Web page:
Plastic Bottles Solve Homelessness with Affordable and Durable Homes

Constructing homes using plastic bottles is not a new concept, but it’s gained traction in recent years in Africa, Central and South America, and Eastern Europe. The approach is solving two problems in one. By recovering plastic waste, particularly bottles, from areas where they contribute to pollution and compromise wildlife habitats, this concept helps the environment. Additionally, this project uses plastic bottles to solve homelessness by providing long-term shelter for individuals facing housing insecurity.

Nigeria provides an example of both benefits of this approach. The eco-based website Treehugger wrote, “In Nigeria, millions of plastic bottles are dumped into waterways and landfill[s] each year causing pollution, erosion, irrigation blockages, and health problems.” In addition, there are roughly 24.4 million homeless people in Nigeria. About 70% of people in the nation’s capital, Lagos, reside in informal and unstable housing. As many as 300,000 Lagosians struggle with housing insecurity and homelessness due to the government’s attempt to curb urban population growth. It’s estimated that Nigeria will need 16 million new homes to eliminate its housing crisis.

The Development Association for Renewable Energies (DARE), a Nigerian nonprofit organization, is stepping in to construct eco-friendly homes created from plastic bottles. The homes not only provide environmental protection and durability, but they are also fireproof, earthquake-proof and bulletproof.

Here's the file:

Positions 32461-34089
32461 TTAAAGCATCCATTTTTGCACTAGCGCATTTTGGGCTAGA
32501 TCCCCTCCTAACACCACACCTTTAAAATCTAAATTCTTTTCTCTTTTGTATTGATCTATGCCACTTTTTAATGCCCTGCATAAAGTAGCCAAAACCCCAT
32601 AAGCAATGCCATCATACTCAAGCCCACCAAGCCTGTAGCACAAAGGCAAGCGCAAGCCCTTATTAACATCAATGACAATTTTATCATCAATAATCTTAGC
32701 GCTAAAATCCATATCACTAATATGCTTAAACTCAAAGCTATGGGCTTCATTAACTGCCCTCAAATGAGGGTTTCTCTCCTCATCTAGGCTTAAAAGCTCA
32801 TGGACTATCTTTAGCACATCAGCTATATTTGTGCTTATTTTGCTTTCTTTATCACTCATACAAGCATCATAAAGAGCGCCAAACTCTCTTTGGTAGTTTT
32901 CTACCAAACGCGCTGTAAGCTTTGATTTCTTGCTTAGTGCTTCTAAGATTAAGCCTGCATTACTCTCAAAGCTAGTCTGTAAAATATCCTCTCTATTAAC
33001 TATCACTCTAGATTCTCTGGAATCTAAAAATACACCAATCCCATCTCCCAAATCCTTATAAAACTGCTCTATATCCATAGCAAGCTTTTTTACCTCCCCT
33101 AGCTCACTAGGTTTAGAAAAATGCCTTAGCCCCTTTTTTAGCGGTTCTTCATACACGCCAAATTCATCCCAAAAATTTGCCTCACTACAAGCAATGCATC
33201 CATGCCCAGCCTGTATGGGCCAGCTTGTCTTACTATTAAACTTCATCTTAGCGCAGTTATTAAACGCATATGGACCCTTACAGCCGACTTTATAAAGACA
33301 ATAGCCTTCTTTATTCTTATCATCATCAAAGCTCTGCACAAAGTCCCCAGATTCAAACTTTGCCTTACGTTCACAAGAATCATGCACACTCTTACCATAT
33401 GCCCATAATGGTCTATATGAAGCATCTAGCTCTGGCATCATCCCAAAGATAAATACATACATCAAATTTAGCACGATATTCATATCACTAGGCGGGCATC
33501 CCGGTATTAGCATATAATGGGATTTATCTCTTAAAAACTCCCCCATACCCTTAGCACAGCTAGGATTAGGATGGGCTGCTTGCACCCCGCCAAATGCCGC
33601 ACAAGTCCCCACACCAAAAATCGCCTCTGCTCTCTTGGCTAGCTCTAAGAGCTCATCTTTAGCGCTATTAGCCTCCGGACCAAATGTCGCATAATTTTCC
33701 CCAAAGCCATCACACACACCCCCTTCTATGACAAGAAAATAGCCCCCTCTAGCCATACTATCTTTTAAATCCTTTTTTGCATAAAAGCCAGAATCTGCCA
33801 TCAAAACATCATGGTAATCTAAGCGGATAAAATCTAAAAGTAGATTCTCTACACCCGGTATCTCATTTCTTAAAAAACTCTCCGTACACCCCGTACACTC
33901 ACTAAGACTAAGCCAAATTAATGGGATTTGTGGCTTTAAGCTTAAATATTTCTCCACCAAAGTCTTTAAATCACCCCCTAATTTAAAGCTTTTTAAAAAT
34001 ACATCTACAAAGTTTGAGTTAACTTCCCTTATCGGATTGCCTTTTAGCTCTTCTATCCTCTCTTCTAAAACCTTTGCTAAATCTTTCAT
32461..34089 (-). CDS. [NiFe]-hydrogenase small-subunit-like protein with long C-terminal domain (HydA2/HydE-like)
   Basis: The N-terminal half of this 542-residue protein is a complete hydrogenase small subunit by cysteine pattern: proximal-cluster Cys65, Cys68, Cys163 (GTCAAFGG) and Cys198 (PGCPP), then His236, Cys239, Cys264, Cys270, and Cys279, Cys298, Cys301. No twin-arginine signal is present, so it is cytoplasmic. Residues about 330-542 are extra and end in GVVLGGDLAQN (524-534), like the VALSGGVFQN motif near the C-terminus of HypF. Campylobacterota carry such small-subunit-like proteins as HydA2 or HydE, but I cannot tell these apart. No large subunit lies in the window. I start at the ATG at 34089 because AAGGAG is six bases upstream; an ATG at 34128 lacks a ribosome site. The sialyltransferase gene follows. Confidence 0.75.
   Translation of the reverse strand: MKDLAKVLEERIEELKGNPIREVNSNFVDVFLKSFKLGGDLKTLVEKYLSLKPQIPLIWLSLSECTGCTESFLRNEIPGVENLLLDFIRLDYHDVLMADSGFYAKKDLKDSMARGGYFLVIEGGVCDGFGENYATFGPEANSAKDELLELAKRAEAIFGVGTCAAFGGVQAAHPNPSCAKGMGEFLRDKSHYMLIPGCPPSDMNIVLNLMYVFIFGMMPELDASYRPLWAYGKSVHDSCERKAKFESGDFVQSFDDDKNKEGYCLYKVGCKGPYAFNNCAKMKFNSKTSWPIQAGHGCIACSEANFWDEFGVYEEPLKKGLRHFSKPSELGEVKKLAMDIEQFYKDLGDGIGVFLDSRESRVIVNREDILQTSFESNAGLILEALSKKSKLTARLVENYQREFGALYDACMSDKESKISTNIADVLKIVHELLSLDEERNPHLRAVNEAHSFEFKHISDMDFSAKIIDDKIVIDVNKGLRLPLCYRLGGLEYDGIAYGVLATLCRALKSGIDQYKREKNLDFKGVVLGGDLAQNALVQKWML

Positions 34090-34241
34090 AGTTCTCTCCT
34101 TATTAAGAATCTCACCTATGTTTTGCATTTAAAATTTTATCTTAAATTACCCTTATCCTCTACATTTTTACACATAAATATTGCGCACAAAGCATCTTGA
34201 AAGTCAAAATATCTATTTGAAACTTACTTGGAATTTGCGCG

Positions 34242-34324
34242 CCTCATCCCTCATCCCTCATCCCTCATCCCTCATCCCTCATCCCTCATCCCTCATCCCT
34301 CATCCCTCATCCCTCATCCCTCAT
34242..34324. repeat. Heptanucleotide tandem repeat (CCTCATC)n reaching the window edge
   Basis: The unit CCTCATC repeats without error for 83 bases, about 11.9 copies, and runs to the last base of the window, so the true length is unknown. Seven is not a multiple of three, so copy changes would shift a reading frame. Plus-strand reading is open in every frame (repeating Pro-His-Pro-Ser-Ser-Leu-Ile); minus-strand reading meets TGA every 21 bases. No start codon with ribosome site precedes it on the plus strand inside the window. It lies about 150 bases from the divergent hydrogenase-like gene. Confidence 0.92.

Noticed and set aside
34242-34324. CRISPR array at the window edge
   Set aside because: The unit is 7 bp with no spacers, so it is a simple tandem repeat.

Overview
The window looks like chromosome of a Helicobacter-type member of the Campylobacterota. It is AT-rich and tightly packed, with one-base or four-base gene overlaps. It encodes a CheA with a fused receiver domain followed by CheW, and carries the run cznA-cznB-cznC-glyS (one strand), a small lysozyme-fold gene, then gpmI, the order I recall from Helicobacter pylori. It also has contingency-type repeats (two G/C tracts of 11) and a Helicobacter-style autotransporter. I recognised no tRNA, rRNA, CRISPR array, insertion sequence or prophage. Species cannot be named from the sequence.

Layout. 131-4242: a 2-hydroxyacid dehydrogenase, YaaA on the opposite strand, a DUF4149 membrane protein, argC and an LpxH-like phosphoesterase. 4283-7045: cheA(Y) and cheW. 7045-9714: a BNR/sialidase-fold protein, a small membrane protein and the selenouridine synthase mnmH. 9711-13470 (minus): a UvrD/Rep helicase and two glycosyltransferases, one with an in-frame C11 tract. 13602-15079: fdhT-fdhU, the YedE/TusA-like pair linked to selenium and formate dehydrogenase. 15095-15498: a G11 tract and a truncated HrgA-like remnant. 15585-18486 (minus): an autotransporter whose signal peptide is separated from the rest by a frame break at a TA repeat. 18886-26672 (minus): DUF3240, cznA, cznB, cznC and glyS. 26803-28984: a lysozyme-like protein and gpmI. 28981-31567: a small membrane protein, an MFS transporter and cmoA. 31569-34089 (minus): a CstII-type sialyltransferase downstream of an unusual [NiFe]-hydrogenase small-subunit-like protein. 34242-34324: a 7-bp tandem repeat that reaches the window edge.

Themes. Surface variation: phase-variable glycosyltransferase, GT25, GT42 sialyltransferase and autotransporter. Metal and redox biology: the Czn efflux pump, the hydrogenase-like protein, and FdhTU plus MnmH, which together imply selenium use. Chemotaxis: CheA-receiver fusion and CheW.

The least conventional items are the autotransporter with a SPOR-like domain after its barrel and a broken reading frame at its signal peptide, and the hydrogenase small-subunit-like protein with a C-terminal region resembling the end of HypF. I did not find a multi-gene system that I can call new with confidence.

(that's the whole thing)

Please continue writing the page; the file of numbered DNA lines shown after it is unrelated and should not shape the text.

The bottle wall technique was developed by German firm Ecotec Environmental Solutions (Ecotec Soluciones Ambientales). Other countries using this approach include Algeria, Honduras, Brazil and Argentina. Ecotec Environmental Solutions trains residents to collect water bottles before filling them with sand. They then stack the bottles side-by-side, layering them to create a wall. With each layer, mud or cement mix binds the bottles to create a solid structure that is 20 times stronger than a brick-based house. Each home requires about 14,000 plastic bottles.

Enough Plastic Bottles to Solve Global Homelessness

Plastic water bottles account for 1.5 million tons of plastic waste per year, with about 80% of bottles being discarded like garbage and not recycled or upcycled. Scientists predict that if the world’s citizens continue to pollute the Earth with plastic at the current rate, eventually humans will be over-consumed by plastic. This calls for immediate action to make use of the material that is not biodegradable and cannot be composted. With about 46,000 pieces of plastic floating per every square mile in the world’s oceans, can plastic bottles provide permanent housing for the 1 billion people facing homelessness globally while helping lessen humanity’s plastic problem?

Environmental consultant and founder of Ecotec Environmental Solutions, Andres Froese, sees a future in plastic bottle homes for people in developing nations that aren’t addressing housing crises quickly enough. Froese has so far used 300,000 plastic bottles for 50 home construction projects throughout the world. If this work carries on, we may see a world where plastic bottles solve homelessness.

– Vicki Colbert
Photo: Flickr

Homelessness in Samoa
A leading cause of homelessness in Samoa is its vulnerability to natural disasters and deadly cyclones. These natural disasters wipe out many families’ homes, businesses and churches, consequently leaving them homeless. The rural communities face the bulk of the homelessness problem due to a lack of access to clean water, land to grow crops and job opportunities. Around 18.8% of Samoa’s population lives below the national poverty line and most of that group lives in rural communities where there is a lack of jobs. Instead, the villagers rely heavily on their land for survival.